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Let $f: (X,d) \to (\Omega,\rho)$ be a uniformly continuous function such that $\{f_n\}$ is a sequence of uniformly continuous functions that converges uniformly to $f$, where each $f_n$ is Lipschitz with constant $M_n$.

Show that if $\sup(M_n) < \infty$, then the function $f$ is Lipschitz . Show that $f$ may fail to be Lipschitz when $\sup(M_n) = \infty$.

My approach:

We must show that f is Lipschitz, then

$\exists M > 0, \forall x,y \in X, \rho(f(x),f(y)) \leq M d(x,y)$

We have that each $f_n$ is Lipschitz, then $\rho(f_n(x),f_n(y)) \leq M_n d(x,y), \forall x,y \in X $

Also by the triangle inequality,

$\rho(f(x),f(y)) \leq \rho(f(x),f_n(x)) + \rho(f_n(x),f(y))$

Using the triangle inequality again

$\rho(f(x),f(y)) \leq \rho(f(x),f_n(x)) + \rho(f_n(x),f_n(y)) + \rho(f_n(y),f(y))$

Since $f_n \to f$ uniformly, we have that

$\rho(f(x),f_n(x)) \to 0$ and $\rho(f(x),f_n(x)) \to 0$ as $n \to \infty$.

then

$\displaystyle\lim_{n\to\infty}\rho(f(x),f(y)) \leq \displaystyle\lim_{n\to\infty}\rho(f(x),f_n(x)) + \displaystyle\lim_{n\to\infty}M_n d(x,y) + \displaystyle\lim_{n\to\infty}\rho(f_n(y),f(y))$

Hence,

$\rho(f(x),f(y)) \leq 0 + \displaystyle\lim_{n\to\infty}M_n d(x,y) + 0 \leq \sup M_n d(x,y)$

Taking $M = \sup M_n$, since $0 < M < \infty$, we have that f is Lipschitz.

Now if $\sup M_n = \infty$, how can I show that $f$ "may fail to be Lipschitz"?. I know that my constant $M$ will not satisfy the definition of a Lipschitz function because it must be a real number, but I do not see how to prove that it "may fail to be Lipschitz". Any help would be very appreciated. Thanks.

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  • $\begingroup$ Saying that the $f_n$s are uniformly continuous is redundant, if you require them to be Lipschitz. $\endgroup$ – user228113 Jun 16 '17 at 15:41
  • $\begingroup$ They are Lipschitz by hypothesis and also uniformly continuous. I need to proof that $f$ not $f_n$ are Lipschitz. The first part of this exercise was this one: math.stackexchange.com/questions/2322749/… $\endgroup$ – Richard Clare Jun 16 '17 at 15:42
  • $\begingroup$ And my point is that a Lispchitz continuous function is a fortiori uniformly continuous. $\endgroup$ – user228113 Jun 16 '17 at 15:43
  • $\begingroup$ Ok I get your point. $\endgroup$ – Richard Clare Jun 16 '17 at 15:45
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If $M := \sup_n M_n < +\infty$, then $$ \rho(f_n(x), f_n(y)) \leq M\, d(x,y) \qquad \forall x,y\in X, \quad \forall n\in\mathbb{N}. $$ Now, if the sequence $(f_n)$ converges pointwise to $f$, passing to the limit in the above relation gives $$ \rho(f(x), f(y)) \leq M\, d(x,y) \qquad \forall x,y\in X, $$ i.e. $f$ is Lipschitz continuous.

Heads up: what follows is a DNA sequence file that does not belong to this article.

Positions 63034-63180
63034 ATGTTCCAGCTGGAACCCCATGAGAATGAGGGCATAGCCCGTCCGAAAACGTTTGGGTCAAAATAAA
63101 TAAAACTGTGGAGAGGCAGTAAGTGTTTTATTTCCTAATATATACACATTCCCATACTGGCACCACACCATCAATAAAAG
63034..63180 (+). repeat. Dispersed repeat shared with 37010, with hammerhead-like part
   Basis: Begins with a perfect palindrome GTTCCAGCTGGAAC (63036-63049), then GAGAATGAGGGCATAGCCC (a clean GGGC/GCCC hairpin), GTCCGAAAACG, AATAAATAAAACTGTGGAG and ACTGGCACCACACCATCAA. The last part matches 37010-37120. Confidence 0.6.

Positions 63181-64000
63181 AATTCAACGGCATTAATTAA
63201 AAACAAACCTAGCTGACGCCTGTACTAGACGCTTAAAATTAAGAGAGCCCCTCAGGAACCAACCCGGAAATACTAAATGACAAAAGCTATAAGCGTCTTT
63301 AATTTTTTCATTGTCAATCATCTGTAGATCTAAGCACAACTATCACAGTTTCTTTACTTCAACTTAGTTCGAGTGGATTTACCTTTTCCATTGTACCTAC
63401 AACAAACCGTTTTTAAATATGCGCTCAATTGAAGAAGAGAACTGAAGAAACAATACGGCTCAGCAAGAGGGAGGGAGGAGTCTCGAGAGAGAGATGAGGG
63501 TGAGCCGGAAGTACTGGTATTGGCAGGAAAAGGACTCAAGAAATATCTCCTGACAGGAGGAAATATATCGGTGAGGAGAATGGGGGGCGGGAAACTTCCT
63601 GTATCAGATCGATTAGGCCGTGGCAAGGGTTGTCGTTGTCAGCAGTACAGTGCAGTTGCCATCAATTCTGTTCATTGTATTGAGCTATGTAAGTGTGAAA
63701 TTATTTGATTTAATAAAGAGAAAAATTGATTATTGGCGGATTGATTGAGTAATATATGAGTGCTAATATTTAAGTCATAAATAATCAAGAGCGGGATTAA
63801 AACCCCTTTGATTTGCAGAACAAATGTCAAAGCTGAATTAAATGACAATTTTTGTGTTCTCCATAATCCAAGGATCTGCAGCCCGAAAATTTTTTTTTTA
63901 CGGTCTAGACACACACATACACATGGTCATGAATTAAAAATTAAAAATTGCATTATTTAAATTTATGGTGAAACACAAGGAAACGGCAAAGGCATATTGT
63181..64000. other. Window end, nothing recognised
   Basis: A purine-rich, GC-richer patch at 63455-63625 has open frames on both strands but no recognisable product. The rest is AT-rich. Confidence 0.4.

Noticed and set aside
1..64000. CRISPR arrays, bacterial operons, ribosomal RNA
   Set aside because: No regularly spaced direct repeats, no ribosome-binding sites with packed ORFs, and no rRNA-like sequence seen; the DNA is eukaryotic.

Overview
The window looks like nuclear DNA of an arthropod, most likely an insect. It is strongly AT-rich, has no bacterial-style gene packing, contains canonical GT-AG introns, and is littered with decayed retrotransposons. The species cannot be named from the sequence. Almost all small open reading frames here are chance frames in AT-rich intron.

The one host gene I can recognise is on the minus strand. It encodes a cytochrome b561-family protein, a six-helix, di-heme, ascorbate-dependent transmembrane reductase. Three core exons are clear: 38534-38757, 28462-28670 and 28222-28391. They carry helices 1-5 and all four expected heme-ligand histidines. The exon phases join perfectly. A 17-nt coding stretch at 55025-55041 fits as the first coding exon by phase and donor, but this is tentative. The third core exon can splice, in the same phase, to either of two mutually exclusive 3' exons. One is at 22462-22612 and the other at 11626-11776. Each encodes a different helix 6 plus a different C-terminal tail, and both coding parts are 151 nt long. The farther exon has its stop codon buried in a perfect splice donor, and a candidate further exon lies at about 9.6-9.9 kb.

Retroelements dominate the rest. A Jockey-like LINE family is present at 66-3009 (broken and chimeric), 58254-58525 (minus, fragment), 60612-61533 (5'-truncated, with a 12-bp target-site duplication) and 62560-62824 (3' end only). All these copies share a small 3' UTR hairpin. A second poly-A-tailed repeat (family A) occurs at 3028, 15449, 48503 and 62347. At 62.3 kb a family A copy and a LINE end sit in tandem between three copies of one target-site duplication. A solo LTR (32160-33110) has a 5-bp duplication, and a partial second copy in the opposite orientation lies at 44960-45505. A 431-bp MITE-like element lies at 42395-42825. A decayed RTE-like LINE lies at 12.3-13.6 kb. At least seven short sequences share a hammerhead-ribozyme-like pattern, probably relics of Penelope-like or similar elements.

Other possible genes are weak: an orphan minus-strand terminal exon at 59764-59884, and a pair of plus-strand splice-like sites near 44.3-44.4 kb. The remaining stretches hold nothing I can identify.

For the last part: if you consider the sequence $$ f_n(x) := \sqrt{x+\frac{1}{n}}, \qquad x\in [0,1], $$ then you see in a moment that each $f_n$ is of class $C^1([0,1])$, hence it is Lipschitz continuous in $[0,1]$ (with constant $M_n = \sqrt{n}/2$). On the other hand, the sequence $(f_n)$ converges uniformly in $[0,1]$ to the function $f(x) = \sqrt{x}$, which is not Lipschitz continuous.

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  • $\begingroup$ This is similar to my analysis but shorter because it does not use the triangle inequality. Thank you. However my problem is that I do not know how to verify that f may fail to be Lipschitz if the sup is $\infty$ $\endgroup$ – Richard Clare Jun 16 '17 at 15:48
  • $\begingroup$ I've added an example. $\endgroup$ – Rigel Jun 16 '17 at 15:50
  • $\begingroup$ So basically you give me a sequence of uniformly continuous functions in [0,1] such that $\sup M_n = \infty$ and $f_n \to f$ uniformly, but f is not Lipschitz. I get it. Thank you very much. I just have to show that $M_n = \frac{\sqrt{n}}{2}$ and that $\sqrt{x}$ is not Lipschitz. $\endgroup$ – Richard Clare Jun 16 '17 at 15:55
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    $\begingroup$ Both facts can be proved considering the behavior of the functions near the origin, and observing that $\sup f_n' = \lim_{x\to 0} f_n'(x) = M_n$, and $\sup f' = \lim_{x\to 0} f'(x) = +\infty$ (but $f$ is not differentiable at $x=0$). $\endgroup$ – Rigel Jun 16 '17 at 15:59
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    $\begingroup$ @RichardClare Of course the triangle inequality is still there - hidden in (lower semi) continuity of $\rho(\cdot, \cdot)$. The answer uses the fact that $\rho(x_n,y_n) \to \rho(x,y)$ when $x_n \to x$, $y_n \to y$. $\endgroup$ – Michał Miśkiewicz Jun 16 '17 at 18:48

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